quite cumbersome and yield products which require continuous where there is little chance of water ingress or high contamination
monitoring and are of somewhat inferior quality base oils with [18,19].
significant acidity and charred products. However, some processes
are reported using mordenite zeolite, LD 412 solid acid and cation
2.3. Polyalphaolefins (PAOs)
exchange resins [16] as catalyst.
In the present review an attempt has been made to high-
The biodegradable PAOs are the low molecular dimers to
light current status of ecofriendly/biodegradable lubricants for
tetramers. This results in undesirable high volatility characteris-
formulation of new generation lubricants. At the author’s labora-
tics for the fluids. However, the low molecular weight turns into
tory the developed ecofriendly/biodegradable synthetic lube base
a benefit at low temperatures where PAOs demonstrate excel-
stocks have been evaluated for application in automotive trans-
lent performance. They also have a tendency to shrink rubber
mission fluids, metal working fluids, cold rolling oils, fire resistant
seals, as opposed to other base stocks, and make good blend-
hydraulic fluids and automotive gear lubricants either alone or in
ing stocks. The absence of polarity leads to problems of additive
blends.
acceptability, but on the other hand, results in excellent hydrolytic
stability. Oxidative stability of antioxidant containing PAO is very
2. Why biodegradable lubricants comparable to petroleum based products due to the absence
of double bonds or other reactive functional groups. PAOs are
To initiate and boost the use of biodegradable products, gov- an attractive option for biodegradable lubricants to water, espe-
ernment incentives and mandatory regulations are needed to put cially for low temperature applications. So these are finding
pressure on the industries that release lubricants into the environ- increased use as hydraulic and engine oil, particularly in cold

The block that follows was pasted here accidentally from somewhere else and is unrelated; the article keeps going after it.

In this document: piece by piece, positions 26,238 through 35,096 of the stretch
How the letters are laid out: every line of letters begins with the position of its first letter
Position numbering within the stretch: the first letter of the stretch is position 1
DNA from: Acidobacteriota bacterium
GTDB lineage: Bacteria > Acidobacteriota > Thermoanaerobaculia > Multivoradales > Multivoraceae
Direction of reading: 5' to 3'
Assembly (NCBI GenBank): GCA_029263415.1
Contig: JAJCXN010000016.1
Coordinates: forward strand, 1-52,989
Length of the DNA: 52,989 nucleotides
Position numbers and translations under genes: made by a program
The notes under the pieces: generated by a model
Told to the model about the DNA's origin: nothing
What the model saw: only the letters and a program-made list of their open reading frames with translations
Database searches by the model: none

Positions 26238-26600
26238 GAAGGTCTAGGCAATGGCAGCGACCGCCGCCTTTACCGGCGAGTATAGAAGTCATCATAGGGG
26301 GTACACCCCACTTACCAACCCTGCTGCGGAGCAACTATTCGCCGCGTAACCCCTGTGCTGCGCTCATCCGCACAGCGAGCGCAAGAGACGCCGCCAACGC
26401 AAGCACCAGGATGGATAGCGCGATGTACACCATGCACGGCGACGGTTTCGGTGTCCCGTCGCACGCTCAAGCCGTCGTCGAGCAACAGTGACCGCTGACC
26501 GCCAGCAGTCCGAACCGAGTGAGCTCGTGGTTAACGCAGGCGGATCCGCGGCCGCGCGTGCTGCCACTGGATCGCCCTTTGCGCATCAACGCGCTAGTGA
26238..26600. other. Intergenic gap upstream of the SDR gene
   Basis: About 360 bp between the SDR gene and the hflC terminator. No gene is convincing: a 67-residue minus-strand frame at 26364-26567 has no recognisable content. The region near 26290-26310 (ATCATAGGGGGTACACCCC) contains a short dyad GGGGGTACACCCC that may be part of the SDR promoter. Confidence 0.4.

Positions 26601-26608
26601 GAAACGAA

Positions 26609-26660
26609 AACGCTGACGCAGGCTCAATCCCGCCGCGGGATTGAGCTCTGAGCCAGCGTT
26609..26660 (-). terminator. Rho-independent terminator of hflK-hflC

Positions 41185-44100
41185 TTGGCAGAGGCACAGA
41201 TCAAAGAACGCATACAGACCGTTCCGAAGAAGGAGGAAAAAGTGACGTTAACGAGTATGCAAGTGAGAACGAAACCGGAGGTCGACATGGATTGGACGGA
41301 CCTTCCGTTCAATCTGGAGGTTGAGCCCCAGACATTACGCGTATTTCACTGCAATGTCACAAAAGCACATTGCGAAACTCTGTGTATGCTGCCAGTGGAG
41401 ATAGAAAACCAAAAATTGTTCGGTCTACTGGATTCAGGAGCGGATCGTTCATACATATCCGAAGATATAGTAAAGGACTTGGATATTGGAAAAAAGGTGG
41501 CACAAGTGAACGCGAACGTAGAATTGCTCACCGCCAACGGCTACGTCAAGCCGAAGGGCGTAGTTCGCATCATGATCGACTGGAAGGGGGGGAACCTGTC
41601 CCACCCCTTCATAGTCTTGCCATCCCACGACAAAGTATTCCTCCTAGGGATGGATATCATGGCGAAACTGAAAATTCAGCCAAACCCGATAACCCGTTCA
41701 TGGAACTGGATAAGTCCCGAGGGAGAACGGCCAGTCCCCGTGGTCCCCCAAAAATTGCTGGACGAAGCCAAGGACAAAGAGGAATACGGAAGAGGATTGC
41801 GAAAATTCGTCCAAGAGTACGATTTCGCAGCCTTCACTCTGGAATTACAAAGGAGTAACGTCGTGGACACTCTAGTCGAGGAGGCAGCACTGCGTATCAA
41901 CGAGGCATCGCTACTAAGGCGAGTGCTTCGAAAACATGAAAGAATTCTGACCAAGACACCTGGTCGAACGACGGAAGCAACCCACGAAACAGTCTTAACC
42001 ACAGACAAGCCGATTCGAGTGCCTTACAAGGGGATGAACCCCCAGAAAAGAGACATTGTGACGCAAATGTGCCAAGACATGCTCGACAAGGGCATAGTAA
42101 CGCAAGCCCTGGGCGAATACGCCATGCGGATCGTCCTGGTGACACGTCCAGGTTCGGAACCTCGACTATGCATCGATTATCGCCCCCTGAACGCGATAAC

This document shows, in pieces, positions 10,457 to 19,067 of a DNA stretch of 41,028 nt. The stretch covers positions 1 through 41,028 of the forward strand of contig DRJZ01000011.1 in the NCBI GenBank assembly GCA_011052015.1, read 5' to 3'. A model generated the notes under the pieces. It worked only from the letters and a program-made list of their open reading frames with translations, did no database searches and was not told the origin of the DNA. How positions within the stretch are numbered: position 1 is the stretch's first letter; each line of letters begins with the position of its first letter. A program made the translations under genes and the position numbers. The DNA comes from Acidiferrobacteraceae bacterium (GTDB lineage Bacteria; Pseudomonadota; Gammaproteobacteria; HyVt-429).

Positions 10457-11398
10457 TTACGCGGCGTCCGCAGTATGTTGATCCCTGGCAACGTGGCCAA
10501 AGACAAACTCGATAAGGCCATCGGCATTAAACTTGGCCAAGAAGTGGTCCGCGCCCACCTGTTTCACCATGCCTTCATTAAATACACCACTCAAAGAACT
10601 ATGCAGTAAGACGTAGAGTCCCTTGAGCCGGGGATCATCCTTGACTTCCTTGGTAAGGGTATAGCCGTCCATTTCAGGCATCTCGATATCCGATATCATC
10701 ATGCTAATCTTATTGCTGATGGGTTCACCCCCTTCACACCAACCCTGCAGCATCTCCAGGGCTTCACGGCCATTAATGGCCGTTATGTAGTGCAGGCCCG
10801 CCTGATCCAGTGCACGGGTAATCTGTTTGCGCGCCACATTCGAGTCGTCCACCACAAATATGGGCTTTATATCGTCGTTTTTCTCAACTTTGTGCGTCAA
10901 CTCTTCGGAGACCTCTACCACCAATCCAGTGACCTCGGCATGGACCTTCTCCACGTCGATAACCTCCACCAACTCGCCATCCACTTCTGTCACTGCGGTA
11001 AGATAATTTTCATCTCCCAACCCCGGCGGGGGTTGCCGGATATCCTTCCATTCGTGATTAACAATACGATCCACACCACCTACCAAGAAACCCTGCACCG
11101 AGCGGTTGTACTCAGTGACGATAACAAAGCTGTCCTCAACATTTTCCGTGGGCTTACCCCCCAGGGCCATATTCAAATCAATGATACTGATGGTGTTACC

ment. Several countries are awarding environmental seals, which climate applications and where hydraulic pressures are increas-
are nothing but the environmental acceptability eco-labelling ing (>7000 psi). These oils are also finding selected use as gear
schemes. The first seal was awarded by Germany by the name lubricants due to their ability to provide lower operating tem-
as “Blue Angel”. Similarly “White Swan”, “Green Cross” and “Eco- peratures and their lower coefficient of friction, both of which
mark” are the environmental seals of Scandinavia, USA, and help to reduce wear. These products are generally compatible with
Japan and India, respectively. These eco labelling schemes include mineral oils and as a result there is no requirement of exten-
ecological test requirements, prohibitions and manufacture’s dec- sive flushing prior to conversion unless required by these certain
larations which often differ and are being continually updated sealing materials, causing shrinkage and hence initial leakage
[22]. [17].
P. Nagendramma, S. Kaul / Renewable and Sustainable Energy Reviews 16 (2012) 764–774 767

2.4. Polyalkylene glycols (PAGs) viscosity characteristics. Others are blending synthetic diesters
with canola oil to provide similar results. In any way, maximizing
Polyalkylene glycols are produced by polymerizing ethylene biodegradability and minimizing ecotoxicity of lubricants to reduce
oxide and propylene oxides or their mixtures. Instead of hav- environmental impact has been a primary driving force in product
ing mainly hydrocarbon backbone, the molecules have alternating formulation in recent years.
ether linkages, which result in high polarity of the material. Solubil- These days, each and every forum is mainly focusing on
ity of organic additives is often problematic in PAGs, as is miscibility the development of energy efficient products and on conserv-
with conventional petroleum based lubricants. A high degree of ing the petroleum and environment by furthering the activities
polarity also provides increased solubility in water which is advan- and research in developing the much needed eco-friendly and
tageous to a biodegradable fluid but detrimental to many lubricant biodegradable products.